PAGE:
Discovering Dorothea – The Life of the Pioneering Fossil-Hunter Dorothea Bate, by Karolyn Shindler
If you visited the Natural History Museum in 2005, the chances are that you have already met Dorothea Bate. Together with other scientific luminaries such as Mary Anning, Carl Linnaeus and William ‘Strata’ Smith, Bate was resurrected as part of an ongoing project to develop ‘gallery characters’ who could patrol display cases, share stories of their lives and discoveries, relate anecdotes and generally surprise members of the general public. It might be fair to say that few of visitors to the Museum had previously been aware of the existence of Dorothea Bate (and I must acknowledge my own failures in this respect), or of her contribution to the worlds of archaeology and palaeontology. To meet the ‘Bate facsimile’ in the NHM is one way to redress such shortcomings; to read Karolyn Shindler’s masterful book is quite another.
Shindler’s book is a good old-fashioned biography with none of the pseudo-intellectual musings that have bedeviled recent lengthy (and sometimes excessively wordy and dry) examinations of the great, the good and the downright obscure. Shindler does not drown the details of Bate’s life in pretentious and unnecessary theorising; neither does she use to the work in order to mask an alternative, stealth-diatribe on politics, religion or gender. Instead, Shindler presents the intriguing story of a ‘witty, acerbic, clever and courageous’ woman who worked in the exciting and not to say sometimes dangerous, world of the early 20th century scientific pioneer.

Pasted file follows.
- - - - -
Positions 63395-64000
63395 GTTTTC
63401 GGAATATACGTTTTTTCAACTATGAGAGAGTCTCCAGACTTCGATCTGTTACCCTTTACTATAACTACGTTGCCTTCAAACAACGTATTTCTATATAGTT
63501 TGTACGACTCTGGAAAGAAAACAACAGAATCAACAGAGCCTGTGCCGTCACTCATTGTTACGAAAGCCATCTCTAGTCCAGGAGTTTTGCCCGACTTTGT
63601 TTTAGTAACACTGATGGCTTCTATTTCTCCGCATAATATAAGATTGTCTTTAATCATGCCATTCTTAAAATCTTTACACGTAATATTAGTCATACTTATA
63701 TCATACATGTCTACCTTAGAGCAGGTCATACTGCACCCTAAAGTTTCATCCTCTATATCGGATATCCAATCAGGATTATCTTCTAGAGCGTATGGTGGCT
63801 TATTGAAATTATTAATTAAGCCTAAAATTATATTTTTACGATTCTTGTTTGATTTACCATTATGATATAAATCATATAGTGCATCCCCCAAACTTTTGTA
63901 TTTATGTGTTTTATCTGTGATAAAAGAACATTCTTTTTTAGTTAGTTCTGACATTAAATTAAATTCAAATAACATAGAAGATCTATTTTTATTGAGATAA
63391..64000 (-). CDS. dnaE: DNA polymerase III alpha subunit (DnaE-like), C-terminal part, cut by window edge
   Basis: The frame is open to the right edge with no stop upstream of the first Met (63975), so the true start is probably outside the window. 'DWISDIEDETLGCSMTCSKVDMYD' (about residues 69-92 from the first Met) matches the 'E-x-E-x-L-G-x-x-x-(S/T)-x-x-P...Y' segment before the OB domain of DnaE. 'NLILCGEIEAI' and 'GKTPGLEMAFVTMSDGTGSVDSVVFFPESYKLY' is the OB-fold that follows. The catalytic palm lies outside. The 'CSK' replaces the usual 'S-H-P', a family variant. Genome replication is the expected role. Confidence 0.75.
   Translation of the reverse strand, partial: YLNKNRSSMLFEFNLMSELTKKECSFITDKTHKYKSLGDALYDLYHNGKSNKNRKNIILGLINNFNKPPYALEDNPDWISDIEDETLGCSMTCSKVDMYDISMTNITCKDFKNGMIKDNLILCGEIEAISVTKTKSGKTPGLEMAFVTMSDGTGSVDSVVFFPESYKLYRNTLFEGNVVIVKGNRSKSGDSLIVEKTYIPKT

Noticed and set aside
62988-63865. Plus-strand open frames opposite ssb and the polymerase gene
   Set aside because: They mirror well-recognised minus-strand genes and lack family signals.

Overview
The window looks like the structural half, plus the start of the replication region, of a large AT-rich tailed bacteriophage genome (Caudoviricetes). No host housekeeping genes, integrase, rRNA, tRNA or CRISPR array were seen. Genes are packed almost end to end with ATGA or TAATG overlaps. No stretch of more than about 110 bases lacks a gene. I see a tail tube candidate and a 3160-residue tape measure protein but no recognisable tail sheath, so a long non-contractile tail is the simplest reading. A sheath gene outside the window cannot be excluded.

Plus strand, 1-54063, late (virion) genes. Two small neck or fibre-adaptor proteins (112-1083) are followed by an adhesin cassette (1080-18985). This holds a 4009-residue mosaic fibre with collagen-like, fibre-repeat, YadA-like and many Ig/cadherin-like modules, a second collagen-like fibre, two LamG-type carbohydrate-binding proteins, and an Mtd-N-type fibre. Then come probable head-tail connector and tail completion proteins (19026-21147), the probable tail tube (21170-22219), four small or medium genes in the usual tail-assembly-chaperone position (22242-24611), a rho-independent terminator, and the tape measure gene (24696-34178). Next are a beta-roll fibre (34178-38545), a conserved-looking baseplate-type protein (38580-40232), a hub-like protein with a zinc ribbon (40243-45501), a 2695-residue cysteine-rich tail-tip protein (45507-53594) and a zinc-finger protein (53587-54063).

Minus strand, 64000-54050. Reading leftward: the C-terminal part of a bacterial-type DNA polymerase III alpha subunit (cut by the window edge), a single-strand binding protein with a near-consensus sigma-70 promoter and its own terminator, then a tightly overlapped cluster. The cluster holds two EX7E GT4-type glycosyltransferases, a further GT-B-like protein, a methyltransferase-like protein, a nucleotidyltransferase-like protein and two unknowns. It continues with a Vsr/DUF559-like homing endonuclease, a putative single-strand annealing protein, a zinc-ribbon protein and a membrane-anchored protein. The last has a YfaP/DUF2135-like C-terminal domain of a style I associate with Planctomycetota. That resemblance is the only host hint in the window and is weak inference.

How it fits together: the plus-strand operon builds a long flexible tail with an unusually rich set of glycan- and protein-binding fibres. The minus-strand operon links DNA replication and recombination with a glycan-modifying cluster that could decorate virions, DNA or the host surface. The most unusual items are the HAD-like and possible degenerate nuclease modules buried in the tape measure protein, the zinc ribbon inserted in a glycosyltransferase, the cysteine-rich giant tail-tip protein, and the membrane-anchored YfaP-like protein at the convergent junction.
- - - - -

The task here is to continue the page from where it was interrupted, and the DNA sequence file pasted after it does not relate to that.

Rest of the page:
In 1898, aged 19, Dorothea Bate assailed the doors of the British Museum (Natural History), later the ‘Natural History Museum’ (NHM), at this time itself only 17 years old, to request that she be allowed to join the Department of Zoology and work in the Bird Room. In an age when science, especially the field of ornithology, was an almost exclusively male preserve, her request must have seemed preposterous. Bate was young, self taught and evidently full of enthusiasm and, within an hour she was working at a sorting table, arranging bird skins into their respective species ‘with assurance and skill’ (p 6). Thus began a relationship with the NHM that was to last half a century.
Shindler uses a variety of sources in order to convey life as an Edwardian scientist, though at times it feels as if there is one omission, namely the words and innermost thoughts of Dorothea Bate herself. Bate’s life is seen from a professional viewpoint, and very interesting it is for all that, but the absence of her own perspective, due in part to the loss of personal papers in a house fire shortly after her death, often means we are ultimately none the wiser with regard to the character of Dorothea Bate, nor of her motives and evident great strength of will and determination. Sadly there are also too few surviving photographs of Bate at work or in the field (and the absence of caption numbers for those that do appear makes textual referencing almost impossible), something which further adds to the mystery discovering the real Dorothea. Sometimes it is very difficult indeed to picture the real character at the heart of the story.
Any worry that an absence of useful information will create a work without interest or substance are, however, confidently put to rest by Shindler. Working from the surviving letters, accounts written by others (including Arthur Smith Woodward, Max Mallowan, Arthur Evans and Louis and Mary Leakey) as well as a veritable battery of academic reports, Shindler vividly brings life to Bate’s story, retracing her steps from youth to scientist of world renown.